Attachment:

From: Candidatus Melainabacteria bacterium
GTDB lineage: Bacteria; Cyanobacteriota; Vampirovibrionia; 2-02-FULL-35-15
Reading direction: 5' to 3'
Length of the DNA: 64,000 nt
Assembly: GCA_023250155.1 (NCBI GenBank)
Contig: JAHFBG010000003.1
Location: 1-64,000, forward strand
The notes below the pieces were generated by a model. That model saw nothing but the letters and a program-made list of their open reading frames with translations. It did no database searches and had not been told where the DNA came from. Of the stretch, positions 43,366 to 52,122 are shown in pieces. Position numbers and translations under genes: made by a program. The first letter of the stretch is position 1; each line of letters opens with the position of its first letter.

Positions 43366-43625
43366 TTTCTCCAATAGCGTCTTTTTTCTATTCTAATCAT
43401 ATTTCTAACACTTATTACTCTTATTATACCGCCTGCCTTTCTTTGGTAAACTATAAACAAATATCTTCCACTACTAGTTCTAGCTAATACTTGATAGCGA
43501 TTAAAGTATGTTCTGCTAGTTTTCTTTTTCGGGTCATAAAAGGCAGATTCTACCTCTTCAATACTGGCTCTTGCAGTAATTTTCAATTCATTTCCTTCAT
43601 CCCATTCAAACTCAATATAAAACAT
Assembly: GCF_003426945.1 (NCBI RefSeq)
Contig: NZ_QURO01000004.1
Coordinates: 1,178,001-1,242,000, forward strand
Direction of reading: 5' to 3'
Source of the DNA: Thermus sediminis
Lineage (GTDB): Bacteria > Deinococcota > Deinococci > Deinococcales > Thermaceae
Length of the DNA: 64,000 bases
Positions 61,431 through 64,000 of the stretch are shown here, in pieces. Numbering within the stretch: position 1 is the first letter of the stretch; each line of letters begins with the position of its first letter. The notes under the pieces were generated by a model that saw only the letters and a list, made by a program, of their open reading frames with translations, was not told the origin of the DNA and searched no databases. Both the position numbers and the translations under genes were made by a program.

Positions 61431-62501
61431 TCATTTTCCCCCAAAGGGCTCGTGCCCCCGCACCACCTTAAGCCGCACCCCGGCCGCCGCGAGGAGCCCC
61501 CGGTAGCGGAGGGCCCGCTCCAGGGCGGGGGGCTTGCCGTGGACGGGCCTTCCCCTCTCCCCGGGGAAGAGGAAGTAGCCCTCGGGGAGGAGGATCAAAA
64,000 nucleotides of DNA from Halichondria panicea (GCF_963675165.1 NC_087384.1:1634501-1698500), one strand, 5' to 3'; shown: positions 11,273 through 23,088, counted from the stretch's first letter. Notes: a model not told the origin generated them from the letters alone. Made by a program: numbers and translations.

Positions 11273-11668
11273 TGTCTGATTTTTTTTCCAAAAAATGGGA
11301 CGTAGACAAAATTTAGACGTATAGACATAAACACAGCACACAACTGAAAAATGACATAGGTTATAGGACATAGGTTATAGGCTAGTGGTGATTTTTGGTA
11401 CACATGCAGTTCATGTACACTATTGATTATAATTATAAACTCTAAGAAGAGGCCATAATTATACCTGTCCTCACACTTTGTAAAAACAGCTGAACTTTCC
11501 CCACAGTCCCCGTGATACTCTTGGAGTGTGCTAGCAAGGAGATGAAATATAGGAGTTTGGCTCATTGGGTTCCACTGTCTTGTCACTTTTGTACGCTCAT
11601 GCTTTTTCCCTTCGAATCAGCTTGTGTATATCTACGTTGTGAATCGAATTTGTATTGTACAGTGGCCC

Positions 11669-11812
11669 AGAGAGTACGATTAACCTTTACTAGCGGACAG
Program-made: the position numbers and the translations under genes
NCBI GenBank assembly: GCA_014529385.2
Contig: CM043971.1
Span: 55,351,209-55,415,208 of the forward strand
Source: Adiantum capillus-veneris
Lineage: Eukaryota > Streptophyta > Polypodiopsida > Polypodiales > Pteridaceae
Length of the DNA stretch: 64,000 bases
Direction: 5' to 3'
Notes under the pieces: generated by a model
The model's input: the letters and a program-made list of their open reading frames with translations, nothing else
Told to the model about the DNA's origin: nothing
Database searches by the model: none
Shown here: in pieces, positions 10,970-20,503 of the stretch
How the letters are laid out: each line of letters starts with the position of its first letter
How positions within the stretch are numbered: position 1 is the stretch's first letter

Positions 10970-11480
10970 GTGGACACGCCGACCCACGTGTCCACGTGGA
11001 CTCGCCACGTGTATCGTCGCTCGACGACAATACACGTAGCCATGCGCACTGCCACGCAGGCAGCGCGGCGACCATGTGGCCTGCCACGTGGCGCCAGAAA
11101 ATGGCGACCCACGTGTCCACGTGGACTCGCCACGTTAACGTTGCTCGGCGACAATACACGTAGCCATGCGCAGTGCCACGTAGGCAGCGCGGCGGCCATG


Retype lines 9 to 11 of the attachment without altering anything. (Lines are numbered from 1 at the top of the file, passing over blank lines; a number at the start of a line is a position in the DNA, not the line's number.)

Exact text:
Positions 43366-43625
43366 TTTCTCCAATAGCGTCTTTTTTCTATTCTAATCAT
43401 ATTTCTAACACTTATTACTCTTATTATACCGCCTGCCTTTCTTTGGTAAACTATAAACAAATATCTTCCACTACTAGTTCTAGCTAATACTTGATAGCGA